Monitoring patients in a HAH setting undoubtedly saves space in a hospital. Research indicates that these models are “effective substitutes for inpatient admissions;” however, the benefits do not stop at the door of the local medical center. Research supports that HAH models are “associated with reductions in mortality, readmission rates, cost, and increases in patient and carer [caregiver] satisfaction.”

Lowering the price of care can be life-changing for many Americans for whom medical treatment is unaffordable. Patients and payers can reap this benefit, as many physical and mental illnesses that can be treated by in-home care may be comorbid or chronic. Chronic illnesses are the most significant Medicare expense, with 82% of older adults having one or more diagnoses.

Additionally, only “20% of Medicare beneficiaries with five or more chronic conditions account for 2/3 of Medicare spending.” Effective HAH management of these chronic conditions can lower the cost of Medicare expenses. On the patient side, significantly lower costs can be expected. In one study on treating acute diverticulitis in a home setting, the “cost savings ranged from 35% to 83%.”

Obstacles to home healthcare

If there are so many benefits to healthcare providers adopting the HAH model, why is this not currently standard practice? While many areas are beginning to look at this as an option, barriers exist for specific regions and demographics.

Does a rural area have enough practitioners to support a hospital and the HAH model? Can practitioners provide care to a diverse group of people? Is there government funding available to help kickstart these models? Can older age groups overcome the stigma surrounding mental health help? Can a patient receive remote care if they do not have access to the internet or high-speed data at home?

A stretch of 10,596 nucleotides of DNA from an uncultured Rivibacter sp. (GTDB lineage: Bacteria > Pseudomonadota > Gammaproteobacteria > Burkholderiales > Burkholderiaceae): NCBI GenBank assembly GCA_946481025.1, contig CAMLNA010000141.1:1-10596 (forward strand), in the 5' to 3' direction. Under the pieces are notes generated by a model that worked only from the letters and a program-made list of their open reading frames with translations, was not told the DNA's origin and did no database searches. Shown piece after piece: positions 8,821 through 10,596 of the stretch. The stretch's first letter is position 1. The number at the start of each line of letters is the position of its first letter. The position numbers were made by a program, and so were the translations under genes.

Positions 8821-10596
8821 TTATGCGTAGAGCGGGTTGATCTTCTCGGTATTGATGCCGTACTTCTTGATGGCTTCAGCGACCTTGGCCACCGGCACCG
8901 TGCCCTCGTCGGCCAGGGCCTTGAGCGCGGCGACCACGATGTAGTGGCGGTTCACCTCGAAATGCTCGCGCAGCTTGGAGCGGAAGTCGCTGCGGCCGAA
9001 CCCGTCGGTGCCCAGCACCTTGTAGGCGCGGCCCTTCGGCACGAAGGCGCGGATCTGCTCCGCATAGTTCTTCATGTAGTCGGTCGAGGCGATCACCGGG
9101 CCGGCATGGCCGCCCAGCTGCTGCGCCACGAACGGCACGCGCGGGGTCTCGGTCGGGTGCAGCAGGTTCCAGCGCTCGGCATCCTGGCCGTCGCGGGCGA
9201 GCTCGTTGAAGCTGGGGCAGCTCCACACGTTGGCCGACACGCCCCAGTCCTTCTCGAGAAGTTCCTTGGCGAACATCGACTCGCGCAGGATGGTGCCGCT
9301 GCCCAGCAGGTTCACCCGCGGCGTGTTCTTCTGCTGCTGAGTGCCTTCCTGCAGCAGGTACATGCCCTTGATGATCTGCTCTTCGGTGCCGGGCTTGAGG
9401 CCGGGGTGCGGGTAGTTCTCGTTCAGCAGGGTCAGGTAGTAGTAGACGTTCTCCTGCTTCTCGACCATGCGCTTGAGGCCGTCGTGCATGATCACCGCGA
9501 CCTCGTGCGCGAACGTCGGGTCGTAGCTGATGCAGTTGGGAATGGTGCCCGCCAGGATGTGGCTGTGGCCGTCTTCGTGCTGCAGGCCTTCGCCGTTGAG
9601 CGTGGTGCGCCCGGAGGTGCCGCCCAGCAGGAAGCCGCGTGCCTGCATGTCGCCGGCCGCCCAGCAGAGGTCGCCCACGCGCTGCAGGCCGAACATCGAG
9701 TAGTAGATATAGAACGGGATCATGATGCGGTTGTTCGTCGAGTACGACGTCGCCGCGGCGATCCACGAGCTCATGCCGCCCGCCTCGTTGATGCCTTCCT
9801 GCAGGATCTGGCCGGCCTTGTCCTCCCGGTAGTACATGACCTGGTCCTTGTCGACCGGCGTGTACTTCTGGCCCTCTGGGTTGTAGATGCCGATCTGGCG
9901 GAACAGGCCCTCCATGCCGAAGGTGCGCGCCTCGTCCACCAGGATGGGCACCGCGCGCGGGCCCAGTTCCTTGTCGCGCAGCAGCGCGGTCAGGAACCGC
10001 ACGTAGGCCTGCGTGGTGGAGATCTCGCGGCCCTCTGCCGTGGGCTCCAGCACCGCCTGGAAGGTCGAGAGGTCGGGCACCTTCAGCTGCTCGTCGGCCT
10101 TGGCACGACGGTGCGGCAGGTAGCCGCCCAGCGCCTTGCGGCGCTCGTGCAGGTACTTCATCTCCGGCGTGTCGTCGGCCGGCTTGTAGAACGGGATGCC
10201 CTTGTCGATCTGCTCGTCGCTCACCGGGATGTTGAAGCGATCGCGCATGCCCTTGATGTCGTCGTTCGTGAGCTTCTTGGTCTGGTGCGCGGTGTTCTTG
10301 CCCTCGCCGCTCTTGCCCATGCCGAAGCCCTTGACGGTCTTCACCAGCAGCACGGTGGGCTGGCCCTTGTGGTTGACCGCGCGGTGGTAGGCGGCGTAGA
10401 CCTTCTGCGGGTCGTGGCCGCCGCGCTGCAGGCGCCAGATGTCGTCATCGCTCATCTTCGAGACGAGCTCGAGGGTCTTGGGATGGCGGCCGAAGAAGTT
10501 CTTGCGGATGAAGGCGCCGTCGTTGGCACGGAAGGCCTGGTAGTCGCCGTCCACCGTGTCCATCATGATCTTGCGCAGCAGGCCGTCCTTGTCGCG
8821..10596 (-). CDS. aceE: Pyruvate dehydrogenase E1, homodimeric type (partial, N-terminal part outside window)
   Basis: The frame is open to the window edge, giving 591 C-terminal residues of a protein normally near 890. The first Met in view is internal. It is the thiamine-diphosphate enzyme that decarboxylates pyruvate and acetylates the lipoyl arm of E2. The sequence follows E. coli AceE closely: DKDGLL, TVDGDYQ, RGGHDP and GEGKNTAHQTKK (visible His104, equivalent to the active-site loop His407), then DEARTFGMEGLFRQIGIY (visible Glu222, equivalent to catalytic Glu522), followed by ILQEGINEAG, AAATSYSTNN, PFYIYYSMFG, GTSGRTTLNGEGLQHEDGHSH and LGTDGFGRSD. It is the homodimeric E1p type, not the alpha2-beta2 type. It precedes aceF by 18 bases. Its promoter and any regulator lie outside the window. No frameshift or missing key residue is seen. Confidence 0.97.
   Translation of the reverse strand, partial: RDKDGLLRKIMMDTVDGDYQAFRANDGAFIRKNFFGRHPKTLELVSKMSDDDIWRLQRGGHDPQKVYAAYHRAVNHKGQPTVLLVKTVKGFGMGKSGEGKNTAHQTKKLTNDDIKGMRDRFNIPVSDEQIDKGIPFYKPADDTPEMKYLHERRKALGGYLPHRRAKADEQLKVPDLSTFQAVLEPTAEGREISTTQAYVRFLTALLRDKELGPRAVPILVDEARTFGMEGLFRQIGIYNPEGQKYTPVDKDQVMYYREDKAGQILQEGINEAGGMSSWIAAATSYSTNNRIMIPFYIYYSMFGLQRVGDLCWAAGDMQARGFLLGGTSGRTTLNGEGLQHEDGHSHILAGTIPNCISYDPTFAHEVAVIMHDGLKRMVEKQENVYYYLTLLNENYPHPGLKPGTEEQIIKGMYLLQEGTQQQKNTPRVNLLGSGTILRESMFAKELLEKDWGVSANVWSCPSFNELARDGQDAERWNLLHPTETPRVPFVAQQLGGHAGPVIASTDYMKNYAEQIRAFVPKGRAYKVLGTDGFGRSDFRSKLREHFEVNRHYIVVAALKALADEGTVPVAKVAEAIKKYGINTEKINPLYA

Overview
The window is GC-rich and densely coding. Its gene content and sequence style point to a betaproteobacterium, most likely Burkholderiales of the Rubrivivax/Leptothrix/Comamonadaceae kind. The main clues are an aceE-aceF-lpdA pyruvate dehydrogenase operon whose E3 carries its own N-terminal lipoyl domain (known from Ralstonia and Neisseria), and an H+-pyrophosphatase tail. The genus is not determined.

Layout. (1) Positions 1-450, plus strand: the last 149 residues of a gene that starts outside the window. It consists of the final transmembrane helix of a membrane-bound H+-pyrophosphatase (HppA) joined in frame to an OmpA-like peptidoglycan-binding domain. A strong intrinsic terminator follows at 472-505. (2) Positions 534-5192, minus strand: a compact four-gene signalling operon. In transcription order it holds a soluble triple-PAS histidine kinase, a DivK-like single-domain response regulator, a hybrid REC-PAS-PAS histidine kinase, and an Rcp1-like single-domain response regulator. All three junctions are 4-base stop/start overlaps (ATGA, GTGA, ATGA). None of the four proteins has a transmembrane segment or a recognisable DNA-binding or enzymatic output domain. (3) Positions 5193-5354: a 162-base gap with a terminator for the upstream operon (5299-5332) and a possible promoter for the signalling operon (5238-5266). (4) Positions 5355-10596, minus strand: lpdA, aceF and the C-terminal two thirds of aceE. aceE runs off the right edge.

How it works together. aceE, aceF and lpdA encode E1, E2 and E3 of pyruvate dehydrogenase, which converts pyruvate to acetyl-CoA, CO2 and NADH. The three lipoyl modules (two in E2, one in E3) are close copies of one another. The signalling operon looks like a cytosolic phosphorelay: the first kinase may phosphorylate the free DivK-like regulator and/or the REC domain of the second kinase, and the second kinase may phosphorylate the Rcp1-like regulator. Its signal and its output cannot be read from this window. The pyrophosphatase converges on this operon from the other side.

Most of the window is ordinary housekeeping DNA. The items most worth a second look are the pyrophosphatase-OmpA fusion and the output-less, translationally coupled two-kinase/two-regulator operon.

HAH models can be beneficial to the future of healthcare. However, obstacles must be addressed, and mental health must seamlessly integrate into physical at-home care to holistically treat the patient. These barriers and many other inequities will need to be reduced or eliminated for this model to be successful across a broad range of markets and individuals.

To learn more about how to build and implement a Hospital at Home system that maximizes your ROI and care outcomes while minimizing obstacles, read our research paper entitled Hospital at Home: Making Home the Focal Point for Care.

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Jessica Phillips
Jessica Phillips
Jessica Phillips is a Business Strategy & Technology Consultant for NTT DATA, working predominantly in the Healthcare industry. She recently graduated from North Carolina State University with a bachelor’s degree in Business Administration and a concentration in Human Resources. She is currently based in New York City. Jessica is passionate about the intersection of healthcare and technology. She hopes to make a lasting impact in healthcare through her work.